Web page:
Medicine for Melancholy 2008

Medicine for Melancholy

Critics Consensus

Blessed with clever dialogue and poignant observations of class and race, Medicine For Melancholy is a promising debut for director Barry Jenkins.

84%

TOMATOMETER

Total Count: 37

65%

Audience Score

User Ratings: 1,164

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Movie Info

Micah (Wyatt Cenac), a passionate social activist, meets affluent professional Joanne (Tracey Heggins) at a party. After getting drunk together, they have a one-night stand. The morning after begins uncomfortably, but eventually romantic feelings develop between Micah and Joanne. As they converse more deeply, they realize they are separated by an array of political and philosophical differences and must decide if these factors are more important than their budding relationship.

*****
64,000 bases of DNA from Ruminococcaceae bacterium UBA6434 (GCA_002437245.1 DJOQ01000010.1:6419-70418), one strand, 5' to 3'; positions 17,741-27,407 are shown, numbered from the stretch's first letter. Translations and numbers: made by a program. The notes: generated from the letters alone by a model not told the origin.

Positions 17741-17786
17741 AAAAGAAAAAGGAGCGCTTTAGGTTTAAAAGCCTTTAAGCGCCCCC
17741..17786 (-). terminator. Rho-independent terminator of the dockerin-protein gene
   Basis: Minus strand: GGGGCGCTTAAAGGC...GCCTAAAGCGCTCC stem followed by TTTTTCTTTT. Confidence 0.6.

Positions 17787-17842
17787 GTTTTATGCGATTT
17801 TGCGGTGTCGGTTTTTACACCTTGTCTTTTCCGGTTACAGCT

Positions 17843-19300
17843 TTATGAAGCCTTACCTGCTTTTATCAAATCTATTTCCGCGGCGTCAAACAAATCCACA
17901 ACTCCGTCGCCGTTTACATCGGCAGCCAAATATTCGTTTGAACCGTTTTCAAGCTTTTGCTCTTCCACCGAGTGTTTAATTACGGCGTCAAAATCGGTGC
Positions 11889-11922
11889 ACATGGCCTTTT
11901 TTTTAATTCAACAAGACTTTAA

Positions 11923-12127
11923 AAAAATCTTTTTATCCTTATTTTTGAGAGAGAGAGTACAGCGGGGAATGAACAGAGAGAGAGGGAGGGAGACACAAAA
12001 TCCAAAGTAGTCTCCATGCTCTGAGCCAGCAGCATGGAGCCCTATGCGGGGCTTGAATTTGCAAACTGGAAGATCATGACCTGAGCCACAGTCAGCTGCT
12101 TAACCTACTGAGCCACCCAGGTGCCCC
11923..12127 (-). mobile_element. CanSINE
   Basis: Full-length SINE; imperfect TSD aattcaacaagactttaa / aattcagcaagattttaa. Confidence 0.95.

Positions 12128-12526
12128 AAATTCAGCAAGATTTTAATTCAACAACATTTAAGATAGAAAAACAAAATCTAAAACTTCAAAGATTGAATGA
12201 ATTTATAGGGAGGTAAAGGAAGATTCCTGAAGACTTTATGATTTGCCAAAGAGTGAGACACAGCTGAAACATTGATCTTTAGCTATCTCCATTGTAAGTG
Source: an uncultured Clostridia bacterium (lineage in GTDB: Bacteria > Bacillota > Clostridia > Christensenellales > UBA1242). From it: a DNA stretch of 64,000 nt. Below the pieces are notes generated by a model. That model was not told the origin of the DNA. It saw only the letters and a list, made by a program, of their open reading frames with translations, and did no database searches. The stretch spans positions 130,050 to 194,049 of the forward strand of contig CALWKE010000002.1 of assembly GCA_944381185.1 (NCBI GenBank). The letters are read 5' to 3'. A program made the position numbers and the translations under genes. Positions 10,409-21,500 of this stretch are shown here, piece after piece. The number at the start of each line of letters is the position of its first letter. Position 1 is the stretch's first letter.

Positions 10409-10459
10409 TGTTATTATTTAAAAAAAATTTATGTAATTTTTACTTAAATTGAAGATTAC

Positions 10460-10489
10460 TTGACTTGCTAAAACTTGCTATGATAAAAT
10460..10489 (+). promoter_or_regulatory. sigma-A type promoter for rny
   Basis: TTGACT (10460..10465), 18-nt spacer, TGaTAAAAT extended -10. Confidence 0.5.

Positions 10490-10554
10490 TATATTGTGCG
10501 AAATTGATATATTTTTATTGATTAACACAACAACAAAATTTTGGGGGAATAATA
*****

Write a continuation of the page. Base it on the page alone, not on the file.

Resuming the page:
Cast & Crew

Melissa Bisagni
Cassandra Jay
John Friedberg
Housing Rights Committee Member
Barry Jenkins
Director
Barry Jenkins
Screenwriter
James Laxton
Cinematographer
Nat Sanders
Film Editor
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News & Interviews for Medicine for Melancholy

Critic Reviews for Medicine for Melancholy

All Critics (37) | Top Critics (18) | Fresh (31) | Rotten (6)

Audience Reviews for Medicine for Melancholy

  • May 05, 2010